Written on April 10, 2013 – 6:50 am | by Malcolm Burrows
Charities have been puzzling over what to do with the new First-Time Donor’s Super Credit (FDSC) since it was announced in the March 22, 2013 Federal Budget. The FDSC is a stimulus-style incentive for charitable giving for gifts claimed between 2013 and 2017. Its goal is to inspire non-donors to give up to $1,000 in a single year by providing an extra tax federal credit of 25%.
The FDSC has curious underlying logic. First, in tax policy terms, it throws aside the long-standing principle of Canada’s offset donation tax credit system. When you make a donation you don’t make money, but you do get back the tax you would otherwise owe. This incentive adds a serious sweetener. On the first $200 donated, according to the Budget document, the credit increases the combined federal provincial tax credit from $40 to $90, a 125% increase. A $1,000 donation by an Ontario taxpayer of middle income would produce a credit of $611. Not bad if your average tax rate is 30%.
Second, this juiced incentive has limited utility. It can be claimed once, but only by taxpayers (spouses are counted together) who have not claimed donations since 2007. For example, a $20 donation claim in 2008 will disallow a FDSC claim in 2015. The Budget claims the “new credit will significantly enhance the attractiveness of donating to a charity for young Canadians… helping to rejuvenate and expand the charitable sector’s donor base,” despite the fact the FDSC is available to any non-donor taxpayer.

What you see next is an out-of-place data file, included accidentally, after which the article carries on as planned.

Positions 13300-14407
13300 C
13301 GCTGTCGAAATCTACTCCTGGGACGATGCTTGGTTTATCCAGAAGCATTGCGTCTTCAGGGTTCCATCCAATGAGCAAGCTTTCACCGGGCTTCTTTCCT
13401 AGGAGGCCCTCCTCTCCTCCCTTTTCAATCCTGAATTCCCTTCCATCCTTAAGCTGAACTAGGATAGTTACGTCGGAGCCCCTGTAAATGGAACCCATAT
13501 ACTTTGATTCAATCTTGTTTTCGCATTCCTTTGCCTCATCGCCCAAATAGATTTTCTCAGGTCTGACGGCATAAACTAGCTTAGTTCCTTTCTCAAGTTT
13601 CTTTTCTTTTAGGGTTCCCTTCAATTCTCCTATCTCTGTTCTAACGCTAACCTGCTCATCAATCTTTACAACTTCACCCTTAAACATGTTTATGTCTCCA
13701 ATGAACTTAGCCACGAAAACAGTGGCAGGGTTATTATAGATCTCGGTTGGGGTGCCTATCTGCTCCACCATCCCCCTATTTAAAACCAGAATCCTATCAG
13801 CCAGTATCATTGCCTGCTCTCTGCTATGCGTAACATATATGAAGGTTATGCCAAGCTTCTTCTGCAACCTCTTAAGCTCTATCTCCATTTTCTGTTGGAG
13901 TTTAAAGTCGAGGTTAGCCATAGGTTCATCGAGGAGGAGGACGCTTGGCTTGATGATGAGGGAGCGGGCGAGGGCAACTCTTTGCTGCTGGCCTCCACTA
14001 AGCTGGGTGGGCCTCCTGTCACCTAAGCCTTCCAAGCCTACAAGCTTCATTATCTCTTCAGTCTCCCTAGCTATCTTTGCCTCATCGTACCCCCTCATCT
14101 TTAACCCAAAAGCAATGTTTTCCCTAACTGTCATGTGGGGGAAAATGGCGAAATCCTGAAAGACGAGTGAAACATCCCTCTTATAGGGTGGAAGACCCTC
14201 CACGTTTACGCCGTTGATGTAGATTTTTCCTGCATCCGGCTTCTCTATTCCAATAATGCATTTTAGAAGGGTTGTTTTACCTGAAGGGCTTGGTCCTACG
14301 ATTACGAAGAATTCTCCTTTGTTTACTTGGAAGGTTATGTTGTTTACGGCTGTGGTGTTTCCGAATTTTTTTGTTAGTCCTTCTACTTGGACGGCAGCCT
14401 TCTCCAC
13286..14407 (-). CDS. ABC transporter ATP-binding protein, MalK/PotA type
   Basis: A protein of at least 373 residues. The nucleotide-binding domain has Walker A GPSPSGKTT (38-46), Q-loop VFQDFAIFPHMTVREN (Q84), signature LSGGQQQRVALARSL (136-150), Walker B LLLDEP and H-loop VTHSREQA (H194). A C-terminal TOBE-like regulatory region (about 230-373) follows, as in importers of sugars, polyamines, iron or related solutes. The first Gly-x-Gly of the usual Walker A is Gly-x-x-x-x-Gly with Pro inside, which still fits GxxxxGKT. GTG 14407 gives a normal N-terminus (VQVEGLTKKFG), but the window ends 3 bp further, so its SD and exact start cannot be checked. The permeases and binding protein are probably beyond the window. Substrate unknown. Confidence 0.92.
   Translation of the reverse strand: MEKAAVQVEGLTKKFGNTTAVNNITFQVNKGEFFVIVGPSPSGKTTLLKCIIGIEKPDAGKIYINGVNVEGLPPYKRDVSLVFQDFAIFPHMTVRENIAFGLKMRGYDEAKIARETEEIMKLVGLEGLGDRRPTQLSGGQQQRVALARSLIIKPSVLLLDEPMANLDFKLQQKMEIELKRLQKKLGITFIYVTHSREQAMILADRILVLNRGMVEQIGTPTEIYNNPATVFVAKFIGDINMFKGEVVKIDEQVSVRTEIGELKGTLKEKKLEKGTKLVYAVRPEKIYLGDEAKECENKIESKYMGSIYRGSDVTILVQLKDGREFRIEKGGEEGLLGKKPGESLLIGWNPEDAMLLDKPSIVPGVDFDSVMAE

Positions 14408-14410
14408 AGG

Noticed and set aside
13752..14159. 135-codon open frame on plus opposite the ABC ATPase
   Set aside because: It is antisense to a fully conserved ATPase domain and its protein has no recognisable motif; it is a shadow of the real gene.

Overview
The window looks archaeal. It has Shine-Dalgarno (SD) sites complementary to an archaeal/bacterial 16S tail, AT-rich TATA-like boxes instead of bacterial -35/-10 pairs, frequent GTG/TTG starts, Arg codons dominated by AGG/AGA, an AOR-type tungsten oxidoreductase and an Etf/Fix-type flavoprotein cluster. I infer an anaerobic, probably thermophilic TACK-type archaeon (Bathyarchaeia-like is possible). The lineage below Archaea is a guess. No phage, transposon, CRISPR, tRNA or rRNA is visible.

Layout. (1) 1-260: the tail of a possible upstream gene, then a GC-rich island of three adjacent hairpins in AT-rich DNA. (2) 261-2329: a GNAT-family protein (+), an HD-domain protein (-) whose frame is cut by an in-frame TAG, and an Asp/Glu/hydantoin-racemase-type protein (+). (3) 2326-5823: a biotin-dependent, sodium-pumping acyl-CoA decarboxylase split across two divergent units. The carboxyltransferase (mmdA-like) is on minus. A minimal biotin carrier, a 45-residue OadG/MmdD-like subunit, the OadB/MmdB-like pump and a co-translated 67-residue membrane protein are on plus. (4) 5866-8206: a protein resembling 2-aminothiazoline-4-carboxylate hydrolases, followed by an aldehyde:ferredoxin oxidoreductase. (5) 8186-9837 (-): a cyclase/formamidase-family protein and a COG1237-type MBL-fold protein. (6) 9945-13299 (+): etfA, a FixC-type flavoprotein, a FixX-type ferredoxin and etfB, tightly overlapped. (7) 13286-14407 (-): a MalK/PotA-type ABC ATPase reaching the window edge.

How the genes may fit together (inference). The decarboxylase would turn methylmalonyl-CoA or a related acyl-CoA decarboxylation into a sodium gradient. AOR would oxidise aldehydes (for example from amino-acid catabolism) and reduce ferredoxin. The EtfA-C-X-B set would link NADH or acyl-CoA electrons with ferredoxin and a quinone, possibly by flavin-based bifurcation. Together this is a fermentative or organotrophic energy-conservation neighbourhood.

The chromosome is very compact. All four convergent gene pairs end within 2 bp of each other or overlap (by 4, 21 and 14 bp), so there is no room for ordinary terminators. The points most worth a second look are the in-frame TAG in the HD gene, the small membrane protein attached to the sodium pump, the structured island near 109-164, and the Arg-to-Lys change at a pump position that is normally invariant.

Here logic breaks down. Handing out candy once may persuade a first-time donor (or long-time non-donor) to give, but it won’t lead to long-term behavioural change to expand the shrinking Canadian donor base. Habit is formed by repetition, not one offs. Inflating the credit sends the wrong message to first-time donors: giving is about tax, not altruism, cause or connection. Remove the candy will there be future gifts?
Finding prospective donors will be difficult for charities. Pitching a cause on the basis of tax savings is leading with the wrong foot. Many taxpayers won’t know if they qualify. Fundraising colleagues have told me these donors will drive up fundraising costs. They are unlikely to respond to follow-up solicitations. Loyal donors lower fundraising costs; one-time donors increase them.
The FDSC will undoubtedly encourage many Canadians to give, at least once. Advisors will be remiss in not promoting the FDSC – it’s too good to ignore. Let’s hope future donation tax incentives will be more rooted in long-term donor behaviour, the needs of charities, and the underlying values of philanthropy.